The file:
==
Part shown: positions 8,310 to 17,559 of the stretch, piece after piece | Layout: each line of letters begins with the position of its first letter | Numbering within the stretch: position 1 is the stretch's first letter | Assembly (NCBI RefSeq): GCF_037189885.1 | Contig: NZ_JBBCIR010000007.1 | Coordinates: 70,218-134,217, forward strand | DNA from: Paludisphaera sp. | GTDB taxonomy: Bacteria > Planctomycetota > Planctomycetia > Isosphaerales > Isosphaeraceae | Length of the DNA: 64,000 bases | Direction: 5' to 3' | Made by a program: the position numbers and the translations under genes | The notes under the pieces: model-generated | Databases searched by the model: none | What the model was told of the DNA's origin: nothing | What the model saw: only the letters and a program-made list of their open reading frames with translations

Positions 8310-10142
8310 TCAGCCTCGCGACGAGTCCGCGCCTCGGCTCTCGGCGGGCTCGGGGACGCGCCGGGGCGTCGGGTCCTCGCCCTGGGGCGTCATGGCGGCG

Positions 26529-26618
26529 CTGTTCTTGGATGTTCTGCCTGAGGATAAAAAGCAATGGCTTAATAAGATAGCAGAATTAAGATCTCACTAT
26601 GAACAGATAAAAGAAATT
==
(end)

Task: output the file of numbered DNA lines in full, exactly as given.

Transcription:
Part shown: positions 8,310 to 17,559 of the stretch, piece after piece | Layout: each line of letters begins with the position of its first letter | Numbering within the stretch: position 1 is the stretch's first letter | Assembly (NCBI RefSeq): GCF_037189885.1 | Contig: NZ_JBBCIR010000007.1 | Coordinates: 70,218-134,217, forward strand | DNA from: Paludisphaera sp. | GTDB taxonomy: Bacteria > Planctomycetota > Planctomycetia > Isosphaerales > Isosphaeraceae | Length of the DNA: 64,000 bases | Direction: 5' to 3' | Made by a program: the position numbers and the translations under genes | The notes under the pieces: model-generated | Databases searched by the model: none | What the model was told of the DNA's origin: nothing | What the model saw: only the letters and a program-made list of their open reading frames with translations

Positions 8310-10142
8310 TCAGCCTCGCGACGAGTCCGCGCCTCGGCTCTCGGCGGGCTCGGGGACGCGCCGGGGCGTCGGGTCCTCGCCCTGGGGCGTCATGGCGGCG

Positions 26529-26618
26529 CTGTTCTTGGATGTTCTGCCTGAGGATAAAAAGCAATGGCTTAATAAGATAGCAGAATTAAGATCTCACTAT
26601 GAACAGATAAAAGAAATT